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Auditing as a Tool for Ensuring Compliance with Nanotechnology Safety Requirements
Volume 5, Issue 4

Paul C. Sarahan, Fulbright & Jaworski L.L.P.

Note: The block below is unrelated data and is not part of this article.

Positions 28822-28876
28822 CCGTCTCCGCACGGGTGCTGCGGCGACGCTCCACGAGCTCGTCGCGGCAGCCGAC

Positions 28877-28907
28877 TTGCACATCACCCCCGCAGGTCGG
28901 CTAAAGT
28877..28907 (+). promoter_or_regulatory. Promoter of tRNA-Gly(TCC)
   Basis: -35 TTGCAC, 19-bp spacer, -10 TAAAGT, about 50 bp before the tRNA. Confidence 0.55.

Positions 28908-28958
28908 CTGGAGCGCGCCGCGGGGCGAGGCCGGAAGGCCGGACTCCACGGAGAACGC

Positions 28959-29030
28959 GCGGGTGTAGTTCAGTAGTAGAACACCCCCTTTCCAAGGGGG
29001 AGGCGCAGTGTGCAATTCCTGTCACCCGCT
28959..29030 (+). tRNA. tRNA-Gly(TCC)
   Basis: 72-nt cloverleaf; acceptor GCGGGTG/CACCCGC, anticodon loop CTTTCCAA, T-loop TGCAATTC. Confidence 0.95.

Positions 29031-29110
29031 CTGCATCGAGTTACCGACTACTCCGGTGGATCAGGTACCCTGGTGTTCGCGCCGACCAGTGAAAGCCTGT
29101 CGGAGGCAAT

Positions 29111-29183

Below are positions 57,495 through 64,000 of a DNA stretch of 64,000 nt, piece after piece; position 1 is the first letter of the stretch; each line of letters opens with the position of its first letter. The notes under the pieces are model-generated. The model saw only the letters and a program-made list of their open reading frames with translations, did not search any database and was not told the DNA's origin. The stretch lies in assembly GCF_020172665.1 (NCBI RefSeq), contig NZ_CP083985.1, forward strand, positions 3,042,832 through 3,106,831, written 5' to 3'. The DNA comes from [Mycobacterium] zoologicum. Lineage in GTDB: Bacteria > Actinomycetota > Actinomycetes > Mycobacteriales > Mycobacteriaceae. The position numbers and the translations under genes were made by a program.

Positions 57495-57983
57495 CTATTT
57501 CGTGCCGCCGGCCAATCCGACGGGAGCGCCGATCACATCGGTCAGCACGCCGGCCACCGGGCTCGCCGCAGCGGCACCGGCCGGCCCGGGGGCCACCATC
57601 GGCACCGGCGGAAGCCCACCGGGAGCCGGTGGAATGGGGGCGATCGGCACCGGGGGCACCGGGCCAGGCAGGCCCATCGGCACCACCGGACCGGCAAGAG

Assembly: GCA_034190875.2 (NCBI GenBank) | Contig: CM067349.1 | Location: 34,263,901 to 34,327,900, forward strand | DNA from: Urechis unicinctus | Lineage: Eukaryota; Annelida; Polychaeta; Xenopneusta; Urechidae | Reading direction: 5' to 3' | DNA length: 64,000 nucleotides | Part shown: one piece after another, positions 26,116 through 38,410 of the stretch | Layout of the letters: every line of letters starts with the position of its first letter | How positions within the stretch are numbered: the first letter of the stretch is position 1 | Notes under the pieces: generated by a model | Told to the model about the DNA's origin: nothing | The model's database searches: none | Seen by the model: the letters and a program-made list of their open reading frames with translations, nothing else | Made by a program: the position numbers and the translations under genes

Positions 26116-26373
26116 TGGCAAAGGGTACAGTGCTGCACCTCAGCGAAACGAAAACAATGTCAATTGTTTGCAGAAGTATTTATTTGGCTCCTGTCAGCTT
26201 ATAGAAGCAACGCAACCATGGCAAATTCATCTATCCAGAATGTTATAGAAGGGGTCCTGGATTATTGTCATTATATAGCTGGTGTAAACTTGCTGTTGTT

Nanotechnology companies are subject to federal and state occupational safety and health regulations. Under these regulations, an employer must assess potential workplace risks, and develop practices and procedures designed to address any identified risks. The assessment of potential risks related to an employee’s exposure to nanomaterials is made more difficult by the relative scarcity of information regarding how specific nanomaterials act and react in the workplace. Nanotechnology companies should consider using applicable federal and state audit policies and statutes to conduct these assessments. Under these policies and statutes, nanotechnology companies may be able to perform voluntary self-audits without incurring penalty liability. An evidentiary privilege may also be available to protect from future disclosure information gathered in the course of a voluntary self-audit. There is no universal audit strategy that is best for all companies; instead, companies must take care, based upon their own objectives and sensitivities, to decide exactly what to audit, and to ensure that the correct measures are taken so that the audit falls within any intended safe-harbors. States looking to spur commercial development of nanotechnology may consider enacting an audit statute that can be used by companies to develop further information regarding specific nanomaterials and how they act and react in the workplace.

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